The biggest mistake employees make is to talk about their claim when they are in an employment dispute with their employer. Many employees take a losing stand against their employers because they make statements that undermine their potential claim. Trevor Keezer, the Home Depot employee who was fired for wearing a “One Nation under God, indivisible” button, illustrates this point.
Keezer began work at the Home Depot in March 2008 as a cashier. During his employment, he wore a button with an American flag and the phrase “One Nation under God, indivisible.” Keezer says that none of his managers voiced any problem with the button until early October, 2009. Interestingly, that was around the time that Keezer began bringing a Bible to work to read during his lunch break. Keezer claims that his button (which he had worn for 19 months) became a problem only after he brought his Bible to work.
Home Depot denies Keezer’s allegations. Home Depot says that its “dress code policy states that we do not allow non-company buttons regardless of their message or content to be worn on aprons or other clothing to ensure a consistent policy for all associates.” Home Depot asked Keezer to remove the button pursuant to that policy. Keezer refused. The Company states that “after numerous discussions with Mr. Keezer over the course of several weeks, [it] offered him the option of wearing [its] current Home Depot ‘United We Stand’ pin that showcases [ ] military support.” Keezer did not want to wear that button. He preferred his own button because “you can’t have country without God. Every pin they showed me had no ‘God’ on it or anything.” On October 23, 2009, Home Depot terminated Keezer’s employment for violating the company’s dress code.
Since his termination, Keezer has hired an attorney and is planning to sue Home Depot for religious discrimination. Keezer also has been speaking to the media. Keezer’s more recent comments have consistently supported a religious discrimination theory, stating that Keezer wore the button as an expression of his Christian faith. But, that was not always the case. Keezer has made widely reported statements to the press attributing his termination to his love of country making statements such as “I was just doing what I think every American should do, just love my country” and “It feels kind of like a punishment, like I was punished for just loving my country.” Keezer stated, in an interview with Fox News, “I felt like I was punished for supporting my brother, the troops, and veterans. I just love this country and I don’t see how it’s American to make me take off a pin that represents so much.” Keezer does not have a viable lawsuit against Home Depot unless his claims are about religion. Those statements hurt Keezer’s impending religious discrimination lawsuit, because those statements do not connect Home Depot’s conduct to religion.
There is no law that prohibits private employers from terminating employees for making statements about politics, war, or “love of country.” The First Amendment does not apply to private employers. The only law that may be applicable is Title VII which protects an employee’s sincerely held religious beliefs and practices. But, determining what actions and expression constitute a sincerely held religious belief can be tricky. Courts have struggled with distinguishing between a strong personal belief and a sincerely held religious belief for decades. That distinction will no doubt be a central issue in Keezer’s religious discrimination lawsuit.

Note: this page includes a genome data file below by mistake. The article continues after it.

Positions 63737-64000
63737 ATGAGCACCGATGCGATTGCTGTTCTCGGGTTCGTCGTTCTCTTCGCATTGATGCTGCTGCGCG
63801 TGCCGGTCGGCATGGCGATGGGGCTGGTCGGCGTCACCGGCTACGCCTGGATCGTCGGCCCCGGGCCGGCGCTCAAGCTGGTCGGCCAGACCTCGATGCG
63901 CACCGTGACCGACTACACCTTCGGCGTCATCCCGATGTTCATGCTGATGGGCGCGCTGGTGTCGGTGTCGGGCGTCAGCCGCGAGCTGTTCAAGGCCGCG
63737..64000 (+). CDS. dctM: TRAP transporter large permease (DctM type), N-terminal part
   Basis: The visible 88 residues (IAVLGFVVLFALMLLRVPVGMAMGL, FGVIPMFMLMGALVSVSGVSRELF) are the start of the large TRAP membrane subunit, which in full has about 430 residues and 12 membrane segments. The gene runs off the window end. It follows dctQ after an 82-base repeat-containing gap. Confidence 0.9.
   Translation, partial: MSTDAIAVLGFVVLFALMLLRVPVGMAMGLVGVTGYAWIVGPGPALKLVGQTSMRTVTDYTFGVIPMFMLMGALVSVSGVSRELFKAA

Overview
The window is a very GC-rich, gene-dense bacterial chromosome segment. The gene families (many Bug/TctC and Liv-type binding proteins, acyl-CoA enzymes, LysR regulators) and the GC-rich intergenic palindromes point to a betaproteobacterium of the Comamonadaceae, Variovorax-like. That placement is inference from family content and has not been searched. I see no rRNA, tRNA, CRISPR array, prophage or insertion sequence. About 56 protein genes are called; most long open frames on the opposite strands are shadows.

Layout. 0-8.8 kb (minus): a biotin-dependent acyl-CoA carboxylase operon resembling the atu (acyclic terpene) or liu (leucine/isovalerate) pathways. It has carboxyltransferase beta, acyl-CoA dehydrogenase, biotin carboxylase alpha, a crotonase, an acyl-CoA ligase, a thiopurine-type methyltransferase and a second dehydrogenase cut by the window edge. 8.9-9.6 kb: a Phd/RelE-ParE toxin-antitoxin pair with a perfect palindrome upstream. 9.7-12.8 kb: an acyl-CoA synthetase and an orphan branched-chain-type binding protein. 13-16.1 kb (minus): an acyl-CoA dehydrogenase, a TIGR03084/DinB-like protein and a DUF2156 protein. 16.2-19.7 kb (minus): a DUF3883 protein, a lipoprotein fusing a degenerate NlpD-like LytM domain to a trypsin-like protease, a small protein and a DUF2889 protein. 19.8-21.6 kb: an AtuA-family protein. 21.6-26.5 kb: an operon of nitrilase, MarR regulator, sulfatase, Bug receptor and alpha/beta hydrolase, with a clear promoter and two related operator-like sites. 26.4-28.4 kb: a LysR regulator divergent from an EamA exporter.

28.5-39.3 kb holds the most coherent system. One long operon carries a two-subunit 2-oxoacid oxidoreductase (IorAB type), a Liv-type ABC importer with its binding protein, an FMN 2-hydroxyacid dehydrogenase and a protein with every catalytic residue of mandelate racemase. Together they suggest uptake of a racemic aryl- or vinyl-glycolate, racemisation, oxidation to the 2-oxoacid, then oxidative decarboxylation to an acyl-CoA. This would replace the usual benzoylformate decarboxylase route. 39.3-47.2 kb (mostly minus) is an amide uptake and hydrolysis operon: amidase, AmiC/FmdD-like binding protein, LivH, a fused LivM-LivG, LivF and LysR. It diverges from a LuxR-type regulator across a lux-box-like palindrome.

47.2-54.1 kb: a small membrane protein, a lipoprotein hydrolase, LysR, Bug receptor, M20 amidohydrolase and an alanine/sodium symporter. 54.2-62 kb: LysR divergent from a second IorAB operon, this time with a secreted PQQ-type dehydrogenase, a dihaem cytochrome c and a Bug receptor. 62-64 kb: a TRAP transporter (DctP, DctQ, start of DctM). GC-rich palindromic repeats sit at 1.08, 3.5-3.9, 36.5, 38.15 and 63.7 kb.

Is wearing a button that says “One Nation under God, indivisible” a personal belief or a religious belief? Home Depot has already characterized Keezer’s conduct as a personal belief, telling the media that “expressing such personal beliefs is simply not allowed.” And, Keezer has made some statements that play into the personal belief/personal preference argument. Keezer stated that he preferred to wear his own button. He also stated in an interview that he wanted to wear his button because “as a Christian and as a citizen of America, you know, it is time that we stand up for our country and quit being pushed around by everybody else.” Those statements make it seem as though Keezer’s reasons for wearing the “One Nation under God, indivisible” button stemmed from personal beliefs and preferences rather than religious requirements or dogma. The Supreme Court has consistently held that philosophical and personal belief is not enough. The Equal Employment Opportunity Commission explained that “beliefs are not protected merely because they are strongly held. . . . Social, political, or economic philosophies, as well as mere personal preferences, are not ‘religious’ beliefs protected by Title VII.”
Although this is not a criminal situation, the words of the Miranda warning are instructive: Anything you say can and will be used against you. Trevor Keezer’s statements have not irreparably damaged his religious discrimination claim. But, some of his statements can and will be used against him. And, some of his statements have made his lawsuit and his attorneys’ work more difficult. An employee steps into a legal arena when he or she contemplates suing an employer. The legal arena is complex and its requirements are specific, narrow, and precise. Few employees know those requirements. Talking without knowing the legal requirements of your desired claim can cause you to lose that claim. Employees are better served by leaving the talking to their attorneys.